e.g., Ada

if COUNT < 10 then BAG1 := TRUE;

elseif COUNT < 100 then BAG2 := TRUE;

elseif COUNT < 1000 then BAG3 := TRUE;

end if;

 

v.s.,

if COUNT < 10

then BAG1 := TRUE;

else if COUNT < 100

then BAG2 := TRUE;

else if COUNT < 1000

then BAG3 := TRUE;

end if;

end if;

end if;

 

Note that else-if constructs are not as restrictive as multiple selection constructs, as they allow selector comparisons with more than one expression and some other values.

 

Iterative Statements

 

Causes a statement or collection of statements to be executed zero, one, or more times.

Alternative is recursion.

 

Design issues:

How is the iteration controlled ? (logical, counting, combination ?)

Where should the control mechanism appear in the loop ? (top/pretest, bottom/posttest, …)

 

Iteration statement + associated loop body form an iteration construct.

 

Counter-controlled loops:

Loop variable keeps track of the count value

Some means to specify the initial and terminal values of the loop variable and the stepsize (loop parameters)

 

Design issues for counter-controlled loops:

What is the type and scope of the loop variable ?

What value does the loop variable have at loop termination ?

Should it be legal for the loop variable or loop parameters to be changed in the loop, and if so, does the change affect the loop control ?

Should the test for completion be at the top or the bottom of the loop ?

Should the loop parameters be evaluated only once, or once for every iteration ?

 

e.g., FORTRAN IV DO

DO label variable = initial, terminal [, stepsize]

label is that of the last statement in the loop body.

stepsize defaults to 1 when absent.

initial, terminal, and stepsize parameters are restricted to unsigned integer constants or simple integer variables with positive values (no descending loop variables).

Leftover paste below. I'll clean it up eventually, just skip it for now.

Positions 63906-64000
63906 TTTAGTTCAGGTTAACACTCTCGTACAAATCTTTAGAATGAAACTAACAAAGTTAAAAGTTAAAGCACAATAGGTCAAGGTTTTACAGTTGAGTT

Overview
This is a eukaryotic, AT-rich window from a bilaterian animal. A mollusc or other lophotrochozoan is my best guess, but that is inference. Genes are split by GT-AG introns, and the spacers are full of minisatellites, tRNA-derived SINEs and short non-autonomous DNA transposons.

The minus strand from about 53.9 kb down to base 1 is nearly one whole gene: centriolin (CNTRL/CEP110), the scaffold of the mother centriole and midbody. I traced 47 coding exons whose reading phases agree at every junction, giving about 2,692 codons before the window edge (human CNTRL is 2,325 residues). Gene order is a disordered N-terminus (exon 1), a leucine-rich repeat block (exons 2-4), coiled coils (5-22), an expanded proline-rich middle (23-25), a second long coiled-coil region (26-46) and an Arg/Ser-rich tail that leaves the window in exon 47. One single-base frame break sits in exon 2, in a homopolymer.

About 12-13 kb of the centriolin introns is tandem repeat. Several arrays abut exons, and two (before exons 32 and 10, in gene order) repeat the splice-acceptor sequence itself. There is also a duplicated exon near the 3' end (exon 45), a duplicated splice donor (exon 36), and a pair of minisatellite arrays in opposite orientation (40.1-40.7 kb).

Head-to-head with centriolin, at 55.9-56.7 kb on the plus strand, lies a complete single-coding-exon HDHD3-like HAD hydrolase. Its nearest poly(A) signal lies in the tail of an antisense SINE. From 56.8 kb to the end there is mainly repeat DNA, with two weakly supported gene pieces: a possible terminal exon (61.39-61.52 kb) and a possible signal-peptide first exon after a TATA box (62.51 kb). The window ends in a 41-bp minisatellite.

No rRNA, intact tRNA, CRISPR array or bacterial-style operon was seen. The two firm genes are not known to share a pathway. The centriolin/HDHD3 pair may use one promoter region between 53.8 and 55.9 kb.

loop variable type is restricted to integer, scope is that of program unit in which it appears

value of loop variable undefined upon normal loop termination, and set to the most recently assigned value in case of abnormal termination.

loop variable and parameters cannot be changed in the loop body.

FORTRAN IV DO is a posttest loop construct

A DO construct can be exited and reentered from points outside the loop (only when GO TO is used to jump to an extended loop body).

 

e.g., FORTRAN 77 & 90 DO Statement

loop variable can be integer, real, or double-precision type.

loop parameters can be expressions, and can have positive or negative values.

loop parameters are evaluated at the beginning of the execution or the DO statement, and the value is used to compute an iteration count.

the loop is controlled by the iteration count, not the loop parameters.

iteration count is an internal variable inaccessible to the user code.

DO constructs can only be entered through the DO statement (single-entry structure)

When DO terminates, the loop variable has its most recently assigned value.

 

FORTRAN 90 adds a new form

[name:] DO variable=initial, terminal [,stepsize]

…

END DO [name]

 

loop variable in that case can only be integer.

 

e.g., ALGOL 60 for statement

<for_stmt> -> for var:=<list_element>{,<list_element>} do <statement>

<list_element> -> <expression>

| <expression> step <expression> until <expression>

| <expression> while <Boolean_expr>

 

can combine a counter and a boolean expression for loop control

 

for count := 1, 2, 3, 4, 5, 6, 7, 8, 9, 10 do

list[count] := 0

 

for count := 1 step 1 until 10 do

list[count] := 0

 

for count := 1, count + 1 while (count <= 10) do

list[count] := 0

 

for index := 1, 4, 13, 41

step 2 until 47,

3 * index while index < 1000,

34, 2, -24 do

sum := sum + index

 

all the expressions in the for lists are evaluated for every iteration, or execution of the loop statements.

 

I : =1;

for count := 1 step count until 3 * I do

I := I + 1

 

count is increasing faster than the until clause expression, therefore the loop is not infinite, but it is not obvious …